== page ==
- Wind and solar power have become readily available and financially competitive, and have overtaken large hydropower in the addition of new capacity. As grids become smarter and the cost of battery storage drops, new hydropower projects are no longer needed to balance intermittent sources of renewable energy.
- Hydropower projects currently make up 26% of all projects registered with the CDM, and absorb significant support from other climate initiatives. Climate finance for large hydropower projects crowds out support for real solutions such as wind, solar and micro hydropower, and creates the illusion of real climate action. Including large hydropower in climate initiatives falsely appears to obliterate the need for additional real climate solutions.
For these reasons, the undersigned organizations and individuals call on governments, financiers and other institutions to keep large hydropower projects out of their initiatives to address climate change. Outside climate initiatives, such projects should only go forward under a full assessment of all options as well as strict social and environmental conditions such as those recommended by the World Commission on Dams.
Join us in calling on world leaders to make sure that all climate solutions are truly clean and green by signing on here.
Asia Indigenous Peoples Pact • Asociación Interamericana para la Defensa del Ambiente • Amazon Watch • Bianca Jagger Human Rights Foundation • Carbon Market Watch • France Liberte • International Rivers • Jeunes Volontaires pour l’Environnement International • Oxfam International • REDLAR • Rios Vivos • Rivers Without Boundaries • South Asia Network on Dams, Rivers and People • Urgewald
Youth for Change Afghanistan Organization (YCAO)
Asociación Ambientalista MayuSumaj – Asociacion Amigos de los Parques Nacionales – La Asociación Amigos de los Parques Nacionales (AAPN)
Aboriginal Rights Coalition
Alliance for Cooperation and Legal Aid Bangladesh (ACLAB) – Awaj Foundation – Badhan Hijra Sangha (BHS) – Bangladesh Adivasi Forum (BAF) – Bangladesh Centre for Human Rights and Development (BCHRD) – Center for Bangladesh Studies (CBS) – Chittagong Hill Tracts Citizens’ Committee (CHTCC) – Chittagong Hill Tracts Indigenous Jumma Association – CLEAN (Coastal Livelihood and Environmental Action Network) – Dhaka Single Women Association (DSWA) – EquityBD – JAGO NARI – Kapaeeng Foundation (KF) – Light House – Participatory Research Action Network (PRAN) – Peoples Development Community (PDC) – UBINIG (Policy Research for Development Alternative) – Zabarang Kalyan Samity (ZKS)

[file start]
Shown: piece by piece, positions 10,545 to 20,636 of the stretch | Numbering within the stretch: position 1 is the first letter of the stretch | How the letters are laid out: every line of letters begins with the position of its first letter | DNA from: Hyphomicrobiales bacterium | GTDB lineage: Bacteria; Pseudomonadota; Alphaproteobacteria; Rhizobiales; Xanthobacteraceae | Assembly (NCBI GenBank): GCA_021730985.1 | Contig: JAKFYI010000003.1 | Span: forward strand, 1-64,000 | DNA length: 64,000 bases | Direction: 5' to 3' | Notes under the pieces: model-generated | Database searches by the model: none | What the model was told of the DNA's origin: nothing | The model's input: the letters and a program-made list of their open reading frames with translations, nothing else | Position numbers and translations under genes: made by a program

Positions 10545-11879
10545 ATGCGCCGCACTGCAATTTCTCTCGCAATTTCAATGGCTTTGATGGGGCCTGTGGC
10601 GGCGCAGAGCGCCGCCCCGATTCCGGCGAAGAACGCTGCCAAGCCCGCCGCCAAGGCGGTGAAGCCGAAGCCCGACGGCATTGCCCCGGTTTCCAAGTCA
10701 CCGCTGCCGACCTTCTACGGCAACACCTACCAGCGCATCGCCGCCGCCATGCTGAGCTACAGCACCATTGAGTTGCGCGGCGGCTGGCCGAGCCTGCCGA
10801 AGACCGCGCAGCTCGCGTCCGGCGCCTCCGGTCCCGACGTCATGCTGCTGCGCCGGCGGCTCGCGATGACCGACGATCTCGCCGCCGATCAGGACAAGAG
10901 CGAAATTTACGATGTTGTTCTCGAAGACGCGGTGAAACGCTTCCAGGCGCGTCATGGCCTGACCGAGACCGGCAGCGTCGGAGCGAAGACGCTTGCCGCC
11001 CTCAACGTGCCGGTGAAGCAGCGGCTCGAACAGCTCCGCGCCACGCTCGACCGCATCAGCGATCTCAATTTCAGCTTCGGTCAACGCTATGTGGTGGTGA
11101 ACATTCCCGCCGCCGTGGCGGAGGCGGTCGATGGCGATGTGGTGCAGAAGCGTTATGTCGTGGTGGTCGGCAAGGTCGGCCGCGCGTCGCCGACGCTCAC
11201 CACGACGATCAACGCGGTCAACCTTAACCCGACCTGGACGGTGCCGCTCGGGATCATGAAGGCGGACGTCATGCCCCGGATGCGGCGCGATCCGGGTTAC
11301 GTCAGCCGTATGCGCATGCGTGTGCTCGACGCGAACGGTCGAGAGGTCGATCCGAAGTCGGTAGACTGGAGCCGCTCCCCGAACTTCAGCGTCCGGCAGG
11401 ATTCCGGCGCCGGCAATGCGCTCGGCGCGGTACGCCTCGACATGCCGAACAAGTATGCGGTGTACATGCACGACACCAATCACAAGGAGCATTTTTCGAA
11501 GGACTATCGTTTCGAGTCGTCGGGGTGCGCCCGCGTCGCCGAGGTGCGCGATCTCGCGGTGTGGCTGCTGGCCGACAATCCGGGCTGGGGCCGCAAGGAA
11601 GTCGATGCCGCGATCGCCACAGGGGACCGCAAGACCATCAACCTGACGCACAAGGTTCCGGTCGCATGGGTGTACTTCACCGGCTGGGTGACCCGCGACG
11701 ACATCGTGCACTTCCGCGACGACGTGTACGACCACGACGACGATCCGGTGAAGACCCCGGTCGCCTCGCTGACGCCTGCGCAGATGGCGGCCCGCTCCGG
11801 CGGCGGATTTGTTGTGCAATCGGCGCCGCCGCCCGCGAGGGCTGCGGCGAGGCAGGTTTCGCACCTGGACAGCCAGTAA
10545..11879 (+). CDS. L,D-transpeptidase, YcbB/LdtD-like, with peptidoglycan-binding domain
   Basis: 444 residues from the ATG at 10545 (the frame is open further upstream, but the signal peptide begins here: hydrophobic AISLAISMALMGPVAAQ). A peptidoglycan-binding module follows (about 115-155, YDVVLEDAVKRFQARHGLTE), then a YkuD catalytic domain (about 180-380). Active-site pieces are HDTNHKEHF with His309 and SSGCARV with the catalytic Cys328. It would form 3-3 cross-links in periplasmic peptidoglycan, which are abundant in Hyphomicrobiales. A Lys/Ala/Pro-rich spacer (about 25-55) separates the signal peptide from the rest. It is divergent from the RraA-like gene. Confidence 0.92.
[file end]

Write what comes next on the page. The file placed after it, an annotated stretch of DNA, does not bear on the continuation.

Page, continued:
Articulação de Mulheres Brasileiras – Articulação dos Povos Indígenas do Brasil – APIB – Apremavi – Associação de Preservação do Meio Ambiente e da Vida – Associação Ambientalista Corrente Verde – Stª Mª da Vitória-Bahia – Associação de Defesa Etnoambiental – Kanindé – CNLB – Coletivo de Mulheres de Altamira – Comissão Paroquial de Meio Ambiente (CPMA) – Caetite – Ecoa – Ecologia e Ação – Folha de Ipiíba – Forum da Amazônia Oriental – FAOR – Forum em Defesa de Altamira – Fórum Mudanças Climáticas e Justiça Social – Fundação Tocaia – Grupo Semente – Instituto Brasileiro de Análises Sociais e Econômicas (IBASE) – Instituto GAIA – Instituto Panamericano do Ambiente e Sustentabilidade (IPAN) – Movimento dos Atingidos por Barragens (MAB) – Movimento Munduruku Ipereg Ayu – Movimento Tapajós Vivo – Movimento Xingu Vivo Para Sempre (MXVPS) – O Grupo de Defesa da Amazônia – Operação Amazônia Nativa – OPAN – UFPA
Centre de Documentation et de Recherche Economiques et Sociales (CEDRES)
Banteay Srei – Cambodia Indigenous Youth Association (CIYA) – Equitable Cambodia – Highlanders’ Association (HA) – Positive Change for Cambodia (PCC)
Green Development Advocates
Atlantic Regional Solidarity Network
Agrupación Cultural Wekeche – Agrupación Ecológica Altué – Amigos del Río San Rodrigo – Chile Sustentable – COMISIÓN JUSTICIA Y PAZ – Comité Pro Defensa de la Fauna y Flora (CODEFF) – Consejo de Defensa de la Patagonia Chilena (CDP) – Corporación Chile Ambiente – Corporación Privada para el Desarrollo de Aysén – Ecosistemas – Etica en los Bosques – Fiscalía de Medio Ambiente (FIMA) – Fundacion Nahuelbuta – Fundación Terram – Futaleufú Riverkeeper – Geute Conservación Sur – Observatorio Ciudadano – ONG FIMA – Verdeseo – Agrupacion Aysen Reserva de Vida – Colalición Ciudadana Aysén Reserva de Vida – Coalición Ecuménica por el Cuidado de la Creación
Taiwan Associaton for Rights Advancement for Ping Pu Plains. Aborigine Peoples (TARA-Ping Pu)
Asociación Ambiente y Sociedad – ASPROCIG – Censat Agua Viva – Instituto Latinoamericano para una Sociedad y un Derechos Alternativos (ILSA) – Movimiento Rios Vivos